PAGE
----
The difficulty of financing the Mozambican education resulted in inquiring its international partners to assist within this sector. In a first phase, external funding came from several countries (bilateral and multilateral), from the period of socialist orientation (1975-1986) and in the later phase of multipartidarism (1990). These financings were directed to the General State Budget until 2001. In 2002, the Education Sector Support Fund (FASE) was created, which is the main instrument for channeling external funds to the sector. “The Common Fund (FASE) is the most aligned instrument for channeling external funds to finance the sector’s annual plan, using state procedures and instruments regarding planning, implementation, and monitoring”, says the Ministry of Education and Human Development (MINEDH, 2010, p. 56). page 2

The Common Fund (FASE), by which most of the external funding to the sector is channeled, contributes to the financing of key programs focusing on funding programs for basic education, such as the textbook, direct support to schools, teacher training, supervision, and accelerated construction of classrooms. Half of the FASE spending is continuous.

Among the many objectives of the FASE, the following stand out: [1] – achieve the Millennium Development Goal; [2] – achieve Universal Primary Education for all; and [3] – ensure the completion of primary education for all children in 2015. The FASE was created by the Education for All Fast Track Initiative (FTI). FTI follows the commitment of the international community established at the 4th World Education for All Forum in Dakar, stating that no country committed to providing basic education for all and with a credible plan would be limited to achieving this goal due to the lack of financial resources (MINEDH, 2010, p. 8). Therefore, it was by the FTI that the Direct Support to Schools (ADE) was introduced. Hanlon (1997) considers that “Mozambique has become the country most dependent on foreign aid and probably still is” (Hanlon, 1997, p. 15). Abrahamsson and Nilsson (1994) state that “Mozambique is now in a considerably worse situation than at the time of independence” (Abrahamsson; Nilsson, 1994, 73). We understand that the country should reduce foreign aid and create its own sources of investment for education and other social and economic areas, for local problems must have local solutions. As long as partners continue to fund education, they will continue to outline Mozambique’s educational policies and we will hardly leave this external dependence.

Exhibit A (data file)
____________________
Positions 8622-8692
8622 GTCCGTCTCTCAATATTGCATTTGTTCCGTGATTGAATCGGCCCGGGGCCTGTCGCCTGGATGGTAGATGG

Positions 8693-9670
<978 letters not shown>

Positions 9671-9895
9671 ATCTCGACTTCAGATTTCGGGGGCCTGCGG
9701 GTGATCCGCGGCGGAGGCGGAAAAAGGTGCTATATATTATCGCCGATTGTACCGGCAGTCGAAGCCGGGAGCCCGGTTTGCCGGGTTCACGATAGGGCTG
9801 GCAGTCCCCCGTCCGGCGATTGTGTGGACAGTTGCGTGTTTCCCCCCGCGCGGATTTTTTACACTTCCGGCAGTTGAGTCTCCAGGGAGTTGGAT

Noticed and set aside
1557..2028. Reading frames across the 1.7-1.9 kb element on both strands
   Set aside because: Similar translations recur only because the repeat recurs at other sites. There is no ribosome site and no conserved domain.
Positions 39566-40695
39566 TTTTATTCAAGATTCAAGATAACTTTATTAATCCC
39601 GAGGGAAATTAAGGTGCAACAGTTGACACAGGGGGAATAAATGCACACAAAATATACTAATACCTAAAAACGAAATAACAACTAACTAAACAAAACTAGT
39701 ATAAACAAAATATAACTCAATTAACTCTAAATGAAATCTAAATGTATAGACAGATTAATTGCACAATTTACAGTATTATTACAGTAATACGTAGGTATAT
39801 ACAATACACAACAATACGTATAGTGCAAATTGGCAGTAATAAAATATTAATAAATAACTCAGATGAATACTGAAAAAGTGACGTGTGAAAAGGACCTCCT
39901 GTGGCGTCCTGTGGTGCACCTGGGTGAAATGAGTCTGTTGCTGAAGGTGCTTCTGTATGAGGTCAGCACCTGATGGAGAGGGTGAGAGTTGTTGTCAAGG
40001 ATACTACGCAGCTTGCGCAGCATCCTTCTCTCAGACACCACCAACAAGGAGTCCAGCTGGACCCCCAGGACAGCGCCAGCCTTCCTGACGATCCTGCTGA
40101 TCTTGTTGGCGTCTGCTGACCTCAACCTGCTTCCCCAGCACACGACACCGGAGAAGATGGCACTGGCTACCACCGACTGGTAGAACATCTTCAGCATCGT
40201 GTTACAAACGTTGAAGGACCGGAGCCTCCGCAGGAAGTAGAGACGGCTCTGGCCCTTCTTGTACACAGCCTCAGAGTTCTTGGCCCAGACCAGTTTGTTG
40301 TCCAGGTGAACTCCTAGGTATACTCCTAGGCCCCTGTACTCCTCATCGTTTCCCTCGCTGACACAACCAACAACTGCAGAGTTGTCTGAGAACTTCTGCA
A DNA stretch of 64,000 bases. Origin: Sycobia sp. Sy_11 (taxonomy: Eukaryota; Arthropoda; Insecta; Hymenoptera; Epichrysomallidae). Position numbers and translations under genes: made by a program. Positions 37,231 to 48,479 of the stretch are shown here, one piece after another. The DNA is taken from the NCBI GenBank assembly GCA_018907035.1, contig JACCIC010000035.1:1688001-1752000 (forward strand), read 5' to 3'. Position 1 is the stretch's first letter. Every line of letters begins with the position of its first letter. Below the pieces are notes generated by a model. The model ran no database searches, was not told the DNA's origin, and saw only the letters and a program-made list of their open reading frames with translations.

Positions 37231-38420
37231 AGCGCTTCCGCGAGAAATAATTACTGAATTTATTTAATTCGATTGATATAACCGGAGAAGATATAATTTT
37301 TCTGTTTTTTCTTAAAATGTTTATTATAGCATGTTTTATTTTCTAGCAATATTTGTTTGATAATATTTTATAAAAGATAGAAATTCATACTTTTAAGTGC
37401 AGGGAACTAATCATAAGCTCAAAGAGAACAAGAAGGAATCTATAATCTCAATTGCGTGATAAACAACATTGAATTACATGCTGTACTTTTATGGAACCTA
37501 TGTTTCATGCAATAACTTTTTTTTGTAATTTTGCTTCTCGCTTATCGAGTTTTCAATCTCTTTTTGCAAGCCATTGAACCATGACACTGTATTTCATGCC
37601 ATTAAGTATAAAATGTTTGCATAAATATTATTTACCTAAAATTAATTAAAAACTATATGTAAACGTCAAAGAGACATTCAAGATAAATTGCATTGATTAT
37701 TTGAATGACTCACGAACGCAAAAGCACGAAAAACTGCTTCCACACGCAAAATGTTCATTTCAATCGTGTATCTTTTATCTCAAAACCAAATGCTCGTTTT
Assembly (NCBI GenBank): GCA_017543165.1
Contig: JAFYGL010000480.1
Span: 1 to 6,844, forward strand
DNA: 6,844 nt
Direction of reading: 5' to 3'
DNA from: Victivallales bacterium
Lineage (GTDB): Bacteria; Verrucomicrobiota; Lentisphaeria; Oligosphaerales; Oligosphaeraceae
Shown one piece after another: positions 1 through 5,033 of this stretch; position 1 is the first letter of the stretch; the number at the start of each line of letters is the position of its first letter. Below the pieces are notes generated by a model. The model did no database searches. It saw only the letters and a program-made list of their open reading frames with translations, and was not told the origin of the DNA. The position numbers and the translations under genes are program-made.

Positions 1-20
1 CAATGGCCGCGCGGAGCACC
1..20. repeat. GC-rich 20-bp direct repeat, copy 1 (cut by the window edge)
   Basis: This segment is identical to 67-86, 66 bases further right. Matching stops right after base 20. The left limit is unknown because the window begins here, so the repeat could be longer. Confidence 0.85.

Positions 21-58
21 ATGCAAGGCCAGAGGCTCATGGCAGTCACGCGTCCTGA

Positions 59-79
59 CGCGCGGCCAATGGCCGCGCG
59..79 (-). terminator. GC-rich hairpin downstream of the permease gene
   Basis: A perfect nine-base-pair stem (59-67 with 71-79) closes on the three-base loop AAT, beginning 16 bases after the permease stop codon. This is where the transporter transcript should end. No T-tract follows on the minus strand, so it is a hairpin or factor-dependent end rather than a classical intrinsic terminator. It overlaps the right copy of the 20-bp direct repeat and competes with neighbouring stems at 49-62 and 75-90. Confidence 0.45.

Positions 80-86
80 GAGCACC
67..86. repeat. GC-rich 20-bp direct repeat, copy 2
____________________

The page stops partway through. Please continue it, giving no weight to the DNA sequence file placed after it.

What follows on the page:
World Bank documents highlight this reality. The Education for All Global Monitoring Report tells that “external models of good educational practices, defended without much conviction by different groups of agencies, are generally not sufficiently attuned to local circumstances” (UNESCO, 2005, p. 23). Unable to manage and finance education, the Mozambican Government has opted for privatizing education since 1990 to get rid of the financial burden. Therefore, Mozambique has forgotten that there is not a single experience in the world that has developed high educational standards with discourses, but with resources. Silva and Oliveira (2020) claims that “[…] when governments rely on privatization to expand access to education, this approach may conflict with the promotion of universal access, especially for the most marginalized populations” (Silva; Oliveira, 2020, p. 14).

Lack of relevant curriculum

The curriculum in Mozambique is often seen as outdated and not relevant to the needs of students or the economy. This can lead to a mismatch between the skills students learn in school and the skills required by employers, limiting their opportunities for future employment (chatgpt, 2023).

Mozambique has made impressive advancement in improving access to lower and upper primary school since the education reforms of 2004, which abolished all national primary school fees, provided free textbooks and introduced a new curriculum, while maintaining the high pace of school construction and teacher training. Enrollment in primary schools surged as the combination of lower costs and supply of schools increased access particularly for poorer families. The study shows that in lower primary (EP1), access improved the most the response to the reforms was highest for poorer families, whereas in upper primary (EP2), the gains for poor families were limited. Overall, the primary system has become more inclusive (Moz policy note, 2012:2).